REICHENBACH et al v. VILSACK et al

Filing 38

ORDER granting 28 Defendant's Motion for Summary Judgment - The Defendants' motion for summary judgment is GRANTED inits entirety. Signed by Judge William T. Lawrence on 1/4/2013. (JKS)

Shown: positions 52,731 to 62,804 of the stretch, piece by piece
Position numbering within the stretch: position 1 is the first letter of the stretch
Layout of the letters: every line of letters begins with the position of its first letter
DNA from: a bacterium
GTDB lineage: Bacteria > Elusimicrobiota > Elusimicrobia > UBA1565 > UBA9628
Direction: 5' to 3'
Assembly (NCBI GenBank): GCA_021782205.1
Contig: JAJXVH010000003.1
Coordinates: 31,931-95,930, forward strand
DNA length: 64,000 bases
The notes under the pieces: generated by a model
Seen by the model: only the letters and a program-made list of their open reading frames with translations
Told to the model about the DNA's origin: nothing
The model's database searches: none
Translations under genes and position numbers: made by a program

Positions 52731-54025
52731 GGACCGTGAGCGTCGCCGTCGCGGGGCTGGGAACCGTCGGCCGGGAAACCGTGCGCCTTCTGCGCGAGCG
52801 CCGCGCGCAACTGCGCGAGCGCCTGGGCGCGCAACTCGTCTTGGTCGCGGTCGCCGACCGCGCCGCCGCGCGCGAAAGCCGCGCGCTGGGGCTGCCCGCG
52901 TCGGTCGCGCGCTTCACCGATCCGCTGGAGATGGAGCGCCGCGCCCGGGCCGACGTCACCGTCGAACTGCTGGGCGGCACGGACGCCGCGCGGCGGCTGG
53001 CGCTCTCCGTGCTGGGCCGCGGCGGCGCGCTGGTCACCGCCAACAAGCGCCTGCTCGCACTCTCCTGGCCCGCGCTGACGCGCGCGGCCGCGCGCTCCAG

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UNITED STATES DISTRICT COURT SOUTHERN DISTRICT OF INDIANA INDIANAPOLIS DIVISION RICHARD REICHENBACH and PAMELA REICHENBACH, Plaintiffs, vs. THE UNITED STATES DEPARTMENT OF AGRICULTURE, et. al, Defendants. ) ) ) ) ) ) Cause No. 1:10-cv-994-WTL-TAB ) ) ) ) ) ENTRY ON DEFENDANTS’ MOTION FOR SUMMARY JUDGMENT This cause is before the Court on the Defendants’ Motion for Summary Judgment (Dkt. No. 27). The motion is fully briefed, and the Court, being duly advised, now rules as follows. I. STANDARD Federal Rule of Civil Procedure 56(a) provides that summary judgment is appropriate “if the movant shows that there is no genuine dispute as to any material fact and the movant is entitled to judgment as a matter of law.” In ruling on a motion for summary judgment, the Court accepts as true the admissible evidence presented by the non-moving party and draws all reasonable inferences in the non-movant’s favor. Zerante v. DeLuca, 555 F.3d 582, 584 (7th Cir. 2009). However, “[a] party who bears the burden of proof on a particular issue may not rest on its pleadings, but must affirmatively demonstrate, by specific factual allegations, that there is a genuine issue of material fact that requires trial.” Id. Finally, the non-moving party bears the burden of specifically identifying the relevant evidence of record, and “the court is not required to scour the record in search of evidence to defeat a motion for summary judgment.” Ritchie v. Glidden Co., 242 F.3d 713, 723 (7th Cir. 2001). II. BACKGROUND1 Concerned that wetlands in agricultural areas were being lost, Congress enacted the Wetland Conservation Compliance provisions, commonly known as “Swampbuster,” under the 1985 Food Security Act. 16 U.S.C. §§ 3801, 3821-24. Swampbuster provisions limit farm program benefit eligibility for farmers who improperly manipulate land, drainage, or ditches affecting the hydrology, vegetative criteria, or hydric soils of an area determined to be a wetland. Plaintiffs Richard and Pamela Reichenbach appeal from a determination that five acres of their farm are wetlands subject to Swampbuster protection. It is a violation of Swampbuster to produce an agricultural commodity on converted wetland. 16 U.S.C. § 3821. A “wetland” is an area that (1) has a predominance of hydric soils; (2) is inundated or saturated by surface or groundwater at a frequency and duration sufficient to support a prevalence of hydrophytic vegetation typically adapted for life in saturated soil conditions; and (3) under normal circumstances supports a prevalence of such vegetation. 7 C.F.R. § 12.2(a). A “converted wetland” is a wetland that has been “drained, dredged, filled, leveled, or otherwise manipulated (including the removal of woody vegetation) for the purpose of or to have the effect of making possible the production of an agricultural commodity.” 7 C.F.R. § 12.2(a). However, a farmer does not lose his eligibility for program benefits as the result of the production of an agricultural commodity on wetlands that meet the definitions of a “prior converted cropland” or a “commenced conversion.” 7 C.F.R. § 12.5(b)(1), (2). A “prior converted cropland” is a converted wetland where (1) the conversion occurred prior to December 1 The Record consists of two appeals, NAD Case No. 2008E000400 and NAD Case No. 2009E000842. Factual citations to the Record contained in NAD Case No. 2008E000400 will be identified as “AR A:[page number],” and citations to the Record contained in NAD Case No. 2009E000842 will be identified as “AR B: [page number].” 2 23, 1985; (2) an agricultural commodity had been produced at least once before December 23, 1985; and (3) as of December 23, 1985, the converted wetland did not support woody vegetation and met certain hydrologic criteria. 7 C.F.R. § 12.2(a)(8). A “commenced conversion” is a wetland on which conversion began, but was not completed, prior to December 23, 1985. 7 C.F.R. § 12.2(a)(2). A commenced conversion determination allows persons who had actually started conversion of a wetland prior to December 23, 1985, to complete the conversion without jeopardizing USDA program benefits. 7 C.F.R. § 12.5(b). However, to be eligible for the commenced conversion exception, a request for the designation must have been filed with the FSA before September 19, 1988. 7 C.F.R. § 12.5(b)(2)(ii). A. The Procedure Plaintiffs Richard and Pamela Reichenbach purchased Farm No. 4335, tract 802, located in Hancock County, Indiana (the “Farm”), in 2006. On January 29, 2007, the Reichenbachs requested permission from the Farm Service Agency (“FSA”) in Greenfield, Indiana, to remove timber from existing fence rows located on the Farm and additional property they owned. On March 16, 2007, a scientist from the National Resources Conservation Service (the “NRCS”) visited the Farm to inspect the area from which the Reichenbachs planned to remove timber. While on the Farm, he noted that the tract had a potential wetland violation that needed further evaluation. On June 11, 2007, a preliminary determination was issued, finding that 4.4 acres of the Farm were converted wetlands. This June 2007 preliminary determination was upheld on review by the NRCS State Conservationist on December 17, 2007. The December 2007 decision was deemed the final determination of the agency. The Reichenbachs initiated an appeal of the decision to the National Appeals Division (the“NAD”). 3 During this time, the Reichenbachs wished to operate and work the Farm for the crop year 2008 without farming the area that had been classified as converted wetland, as farming this area would render them ineligible for program benefits. As a result, an employee of the NRCS visited the Farm to place stakes around the wetland on the property and provide the Reichenbachs notice of the specific area they could not farm. During this visit the NRCS employee used a Global Positioning Satellite based on previous NRCS aerial mapping information and measured and staked off 3.5 acres of wetland on the Farm. After this different measurement, NRCS State Conservationist Jane Hardisty wrote a letter to the Reichenbachs acknowledging the difference between the initial determination of 4.4 acres of wetland and the new 3.5 acre assessment. Hardisty explained that the change in measurements technically resulted in a new determination and the Reichenbachs had not been officially notified by the NRCS of such a new determination. Hardisty acknowledged that “this may have created a situation where it was not clear to [the Reichenbachs] what [they] could farm without violating the wetland provisions.” AR A: 12. Accordingly, Hardisty offered to withdraw the adverse determination of 4.4 acres from June 2007 for the purpose of reevaluating the site and the wetland measurements. The Reichenbachs agreed to the withdrawal and reevaluation. The NAD appeal was thus dismissed on July 21, 2008. Meanwhile, on July 9, 2008, the NRCS team again visited the Farm for the purpose of making a new wetland determination. Mr. Reichenbach, his son, counsel Dan Strahl, and wetland consultant Randy Jones were present for the visit. After viewing the site and reviewing aerial slides, the NRCS scientists confirmed that a converted wetland existed and determined that it was five acres in size. 4 On March 27, 2009, Hardisty issued a preliminary technical determination that five acres of the Farm constituted a converted wetland with restricted use. This letter informed the Reichenbachs that the preliminary determination would become final within thirty days after receipt of the letter unless the Reichenbachs requested (1) reconsideration of the field visit, (2) mediation, or (3) a waiver of the thirty-day appeal period. The Reichenbachs requested mediation on April 28, 2009, and the mediation process began soon thereafter. On June 5, 2009, mediator Gail Kappel indicated to Hardisty and the Reichenbachs’ attorney, Dan Strahl, that her office would close its file relating to the case because the agency was unwilling to mediate the wetland determination made by the NRCS. Kappel closed her file on June 18, 2009. Accordingly, on June 30, 2009, the Reichenbachs submitted a letter to the Hancock County FSA County Committee requesting an appeal of the March 2009 wetland determination. The Hancock County FSA Committee held a hearing on Reichenbachs’ request on July 21, 2009. Mr. Reichenbach and his counsel were both present. Mr. Reichenbach’s counsel presented evidence at the hearing that he argued showed that the March 2009 NRCS wetland determination was incorrect because the area in question had been converted prior to December 23, 1985. At that time, the Committee unanimously determined and informed Mr. Reichenbach that his appeal had merit and the NRCS determination was incorrect as the land had previously been drained and converted. On August 3, 2009, the Hancock County FSA Committee met in an executive session and based on “further clarification and findings” decided to deny Mr. Reichenbach’s request. According to the minutes from that meeting, a letter dated February 22, 1988, was considered by the Committee in making its decision. Neither Mr. Reichenbach nor his attorney were present at 5 the executive session, nor were they afforded the opportunity to review the additional evidence the Committee considered, including the 1988 letter. On August 11, 2009, the Hancock County FSA Executive Director sent a letter to the Reichenbachs, denying their request for a redetermination of the previous NRCS wetland determination. The Reichenbachs thereafter appealed the August 2009 decision to the NAD. An inperson hearing was held on October 22, 2009, before Hearing Officer Michael Jacobs. On December 1, 2009, Jacobs issued his determination, which upheld the Hancock County FSA Committee’s August 11, 2009, decision to deny the Plaintiffs’ appeal of the initial NRCS wetland determination. Officer Jacobs did not mention the Hancock County FSA Committee’s course of action. On January 7, 2010, the Plaintiffs requested an NAD Director Review of the December 2009 NAD Hearing Appeal Determination. On July 9, 2010, M. Terry Johnson, Deputy Director of the NAD, issued the Director Review Determination, which upheld the NAD Hearing Officer’s determination. The Reichenbachs now appeal from the Director’s determination. B. 1. The Relevant Evidence The Site Reevaluation When the NRCS team visited the Farm in order to make a new wetland determination on July 9, 2008, they were met by Mr. Reichenbach, his son, his counsel Dan Strahl, and wetland consultant Randy Jones. During the site visit, Mr. Reichenbach showed tile that was uncovered with a back hoe at the site. One tile was a plugged clay tile and another one was plastic tile that was installed in 1988.2 Mr. Reichenbach asked if a different wetland determination was possible 2 In their Statement of Facts, the Reichenbachs state that they “provided documentation of existing tiles on the property that existed prior to 1985” and “also provided information that the entire Farm, including the different areas in question, produced agricultural crops prior to 6 because draining the site was impossible until the County Drainage Board could obtain funding to repair the tile that provides a drainage outlet for the tract of land in question. NRCS Forester/Botanist Kenneth Collins explained to Mr. Reichenbach that a “Commenced Determination” would have been possible by September 19983 with approval from the FSA County Committee and that a record of a “Commenced Determination” was not on file. In his July 16, 2008, report, Collins confirmed that a wetland existed and determined that the converted wetland was five acres in size. He noted that, in making its determination, the NRCS team also reviewed and “geo-referenced” FSA aerial slides of the property from 1981 to 1987. He reported that the 1984 slide was used as a possible wetland boundary, which boundary was the same as that noted on the 1987 slide. He explained that the boundaries of the wetland were determined using a Garmin-handheld Global Positioning Satellite to map the field. 2. The NAD Appeal At the October 22, 2009, NAD hearing before Officer Michael Jacobs, Collins testified about the aerial photographs he used. He admitted that he did not know when the photographs were taken, other than that they were likely taken during the growing season of May to September. He also admitted that he did not know whether any of the photographs had been taken after heavy rainstorms. The Reichenbachs also submitted a report by Randy Jones of AquaTerra Consulting, Inc. In his report, Jones found the following information, which he indicated had not been considered by the NRCS: 1985.” Pls.’ Br. at 4, ¶¶ 14-15. These assertions are not supported by the cited evidence of record, NRCS Forester/Botanist Kenneth Collins’ report from the site visit. AR B:210-11. 3 The deadline for a commenced conversion application was September 1988. 7 C.F.R. § 12.5(b)(2)(ii). The source of this September 1998 date is unclear. 7 1. A 1956 aerial photograph showing agricultural production on the subject area; 2. Hancock County Surveyor records indicating the 1900 creation of the Walter S. Alford drain and associated 12 inch tile arm, which provide drainage infrastructure to the site; 3. Clay tile fragments on the surface of the site indicating the presence of a remnant/historic private tiling system in the subject area; 4. The presence of concrete tiles of unknown age (between the original 1900 clay tile and 1987 plastic tiles); 5. The presence of existing historic clay tiles at the site; 6. Hancock County Surveyor records indicating the 1983 maintenance dredging/reconstruction of the Walter S. Alford Drain to restore degraded drainage to affected areas, including the subject site; and 7. Hancock County Surveyor records indicating the 1987 replacement/re-construction of the 12 inch tile arm that begins at the subject area. AR B: 377 Tab 20.6 Ex. P. On August 6, 2010, the Reichenbachs filed in the instant action contesting the NAD Director’s determination. The Defendants have moved for summary judgment. III. DISCUSSION Under the Administrative Procedures Act (the “APA”), a reviewing court must “hold unlawful and set aside agency action, findings, and conclusions found to be (A) arbitrary, capricious, an abuse of discretion, or otherwise not in accordance with law; . . . (D) without observance of procedure required by law; [or] (E) unsupported by substantial evidence.” 5 U.S.C. § 706(2). “The scope of review under the ‘arbitrary and capricious’ standard is narrow and a court is not to substitute its judgment for that of the agency. Nevertheless, the agency must examine the relevant data and articulate a satisfactory explanation for its action including a ‘rational connection between the facts found and the choice made.’” Motor Vehicle Mfrs. Ass’n of United States, Inc. v. State Farm Mut. Auto. Ins. Co., 463 U.S. 29, 43 (1983). Accordingly, in determining whether an agency action is arbitrary or capricious, the court considers “whether the 8 decision was based on a consideration of the relevant factors and whether there has been clear error of judgment.” Id.; see also F.C.C. v. Fox Tel. Stations, Inc., 556 U.S. 502, 513 (2009). A. The Procedure The Reichenbachs contend that the USDA acted arbitrarily, capriciously, or otherwise unlawfully when it upheld the determination of the Hancock County FSA Committee. It was improper for the NAD Hearing Officer and the Director to uphold the Committee’s determination from a meeting at which neither Mr. Reichenbach nor his counsel were present, the Reichenbachs argue, and this impropriety harmed them insofar as the determination was therefore not sent back for reevaluation to the NRCS, but rather had to be appealed to the NAD.4 The Reichenbachs assert that the original determination and subsequent agency review procedures were “not in accordance with the required appeal procedures under the C.F.R.” Pls.’ Br. at 13. However, the Reichenbachs do not point to any specific regulation that has not been followed. Rather, at its core, the Reichenbachs’ claim is that the Hancock County FSA Committee’s subsequent meeting violated their procedural due process rights. According to the Reichenbachs, it follows that subsequent agency determinations upholding a decision reached in violation of the Reichenbachs’ due process rights are in error. In determining whether a due process violation has occurred, the court engages in a twopart analysis. Cooper v. Salazar, 196 F.3d 809, 813 (7th Cir. 1999). First, the court considers whether the plaintiffs have been deprived of a liberty or property interest. Id. Second, the court determines what process is due. Id. The Plaintiffs do not clarify the nature of their interest, but 4 If a County FSA Committee hears an appeal and believes the challenge to the NRCS determination is not frivolous, the County FSA Committee must refer the case with its findings on other issues to the NRCS State Conservationist to review the determination, or make such a referral in advance of resolving other issues. 7 C.F.R. § 780.11(b). A decision of the County Committee not to refer the case with its findings to the NRCS State Conservationist may be appealed to the State Committee. 7 C.F.R. § 780.11(c). 9 the Defendants do not challenge them on that point. In fact, the Defendants do not even appear to challenge the Plaintiffs’ implicit assertion that they were entitled to be present at the second County Committee hearing. Rather, the Defendants urge, the Plaintiffs cannot show prejudice, and therefore their claim fails. See Capric v. Ashcroft, 355 F.3d 1075, 1087 (7th Cir. 2004) (“To prevail on a due process claim an applicant must show prejudice.”). “Prejudice can be found only when the due process transgression is likely to impact the results of the proceedings.” Id. at 1087-88 (citation and quotation marks omitted). In other words, the Reichenbachs must put forth sufficient evidence to support a finding that, had they been able to participate in the second hearing, as well as review the new evidence considered by the Committee, their participation and review were likely to have had an impact on the result of that second hearing. The Reichenbachs have pointed to no such evidence. Accordingly, they have pointed to no evidence that the subsequent decisions by the NAD Hearing Officer and the Director upholding the County Committee decision were arbitrary, capricious, or otherwise not in accordance with the law.5 The Defendants are therefore entitled to summary judgment on this claim. B. The Evidence The underlying determination that the area in question does not qualify as prior-converted cropland turns on whether the area supported woody vegetation and met certain hydrologic 5 Indeed, the Director acknowledged as much in his review determination: “Regarding Appellants’ contention that they did not have access to one of the documents the [County Committee] relied on, i.e., the February 22, 1988 letter, until the NAD hearing, I do not find that document was critical to the [Committee’s] decision. . . . I do not find any violation of the Appellants’ due process rights occurred.” AR B: 111. 10 criteria as of December 23, 1985. 7 C.F.R. § 12.12(a)(8).6 According to the Reichenbachs, the methodology used by the NRCS to determine both the ability to support woody vegetation and the size of the wetland area is arbitrary, capricious, and otherwise not in accordance with the law. NRCS Forester/Botanist Collins explained the methodology used in his July 16, 2008, report: After reviewing the Farm Service Agency (FSA) 1981-1987 slides that were scanned and geo referenced for a GIS program we determined that the site was converted in 1988. Before conversion the site was approximately 50% shallow water with shrubby woody vegetation. The site meets wetland criteria using the approved 1994 SCS mapping conventions as documented on the Remote Sensing Data Form. The 1984 image was selected for a possible wetland boundary because it gives us the site condition applicable to the December 23, 1985 date in accordance with the NFSAM. The 1984 boundary is also the same as noted on the 1987 slide before the wetland was converted in 1988. To mark the proposed wetland boundary the data points from the GIS program were loaded into a Garmin handheld GPS unit. AR B: 210. The Reichenbachs contend that Collins erred when he relied on a single slide from 1984 to determine that woody vegetation was present on the site as of December 23, 1985, because he admitted that he was not sure when in 1984 the photo was taken. Pls.’ Br. at 17 (“The only evidence the NRCS scientist ever produced to the contrary was a review of one aerial photograph taken in 1984”). If that were true, the Reichenbachs may have cause to complain.7 6 The Director acknowledged the Reichenbachs’ evidence as to the other two requirements. AR B: 73. 7 The Reichenbachs also fault Collins’ analysis of a “single slide” because he admitted that he did not know whether the photo was taken after a heavy rain. Given Collins’ testimony at the NAD hearing, this argument is perplexing. It does not appear that the presence of standing water on the property could skew the assessment of existing woody vegetation, for Collins testified that he identified woody vegetation based on its textural appearance in the aerial photographs. The Court supposes that the existence of standing water from a heavy rain could affect the determination of the inundation level of the soil, but that is not the factor on which the USDA’s determination turns, nor is it the factor on which the Reichenbachs focus their argument. See 7 C.F.R. § 12.2(a)(2) (defining the elements of a wetland, including an area “that is inundated or saturated by surface or groundwater at a frequency and duration sufficient to 11 However, the record indicates that Collins did not review merely a single slide in making his determination that the area supported woody vegetation; rather, he reviewed slides from 1981 through 1987.8 While review of one slide of an unknown date and weather condition may be the “very definition” of an arbitrary practice, Pls.’ Br. at 16, review of slides spanning seven years is not. Collins’ analysis articulates a consideration of the relevant factors and demonstrates a rational connection between the facts found and the choice made. As the methodology was sound and properly applied, no clear error occurred.9 The Reichenbachs also argue that the method used to determine the size of the wetland was arbitrary and capricious. As the Defendants admit, the methodology used to determine the boundaries of the area supporting woody vegetation yielded three different conclusions about the size of the converted wetland.10 However, the Reichenbachs’ complaint as to the accuracy of this method suffers from a fundamental problem: it was not presented to the NAD or the USDA for support a prevalence of hydrophytic vegetation typically adapted for life in saturated soil conditions”). 8 Elsewhere, the Reichenbachs admit as much: “Mr. Collins based this determination [that the site was 50% shallow water with shrubby woody vegetation] by looking at the aerial photographs from 1981-1987.” Pls.’ Br. at 6, ¶ 26. Furthermore, the Reichenbachs’ expert report supports Collins’ assessment. AR B: 377.34 (“Subsequent aerial photographs, starting in 1972, show . . . reversion to wetland conditions at the subject site . . . . Hancock County Surveyor records indicate the Alford Legal Court Drain was bid for maintenance dredging/re-construction in January of 1983 in an effort to remove accumulated sediment and to restore drainage . . . . [F]unds became available in 1987”). 9 The Reichenbachs also argue that “No woody vegetation existed on the property during the NRCS site visit,” Pls.’ Br. at 19, but the operative date for determining the support of woody vegetation is December 23, 1985. It is irrelevant to the determination whether woody vegetation existed in July 2008. See Horn Farms, Inc. v. Johanns, 397 F.3d 472, 477-78 (7th Cir. 2005) (“[T]he timing question is whether the converted ground was a wetland on December 23, 1985.”). 10 With respect to the wetland boundary, Collins’ report indicates that he did rely on the controversial 1984 slide, but the report also indicates that Collins cross-checked the 1984 slide boundary with the 1987 slide boundary. 12 review as required.11 7 U.S.C. § 6912(e) (“[A] person shall exhaust all administrative appeal procedures . . . before the person may bring an action in a court of competent jurisdiction”); see Glisson v. United States Forest Serv., 55 F.3d 1325, 1328 (“agency action is reviewable even if an administrative appeal is available unless either a statute or the agency’s rules require exhaustion as a prerequisite to judicial review”) (citing Darby v. Cisneros, 509 U.S. 137, 146 (1993) (interpreting section 10(c) of the APA)). For this reason, the Defendants are entitled to summary judgment on the Reichenbachs’ claim regarding the process used to determine the size of the wetland at issue.12 IV. CONCLUSION For the foregoing reasons, the Defendants’ motion for summary judgment is GRANTED in its entirety. SO ORDERED: 1/04/13 _______________________________ Hon. William T. Lawrence, Judge United States District Court Southern District of Indiana Copies to all counsel of record via electronic communication. 11 Before the NAD and USDA, the Reichenbachs made three arguments: (1) the Hancock County FSA Committee decision was arbitrary, capricious, and an contrary to law; (2) the NRCS’s report is arbitrary and capricious because it does not “prove” that the area contains hydric soil, wetland hydrology, and hydrophytic vegetation; and (3) the site is eligible for a “Commenced Conversion” determination since the governmental agency in charge of drainage for the site was in the process of improving the drainage on the site before December 23, 1985. AR B: 54-57; 312-15. 12 Indeed, it appears that the Reichenbachs raised the size issue for the first time in their summary judgment response brief. 13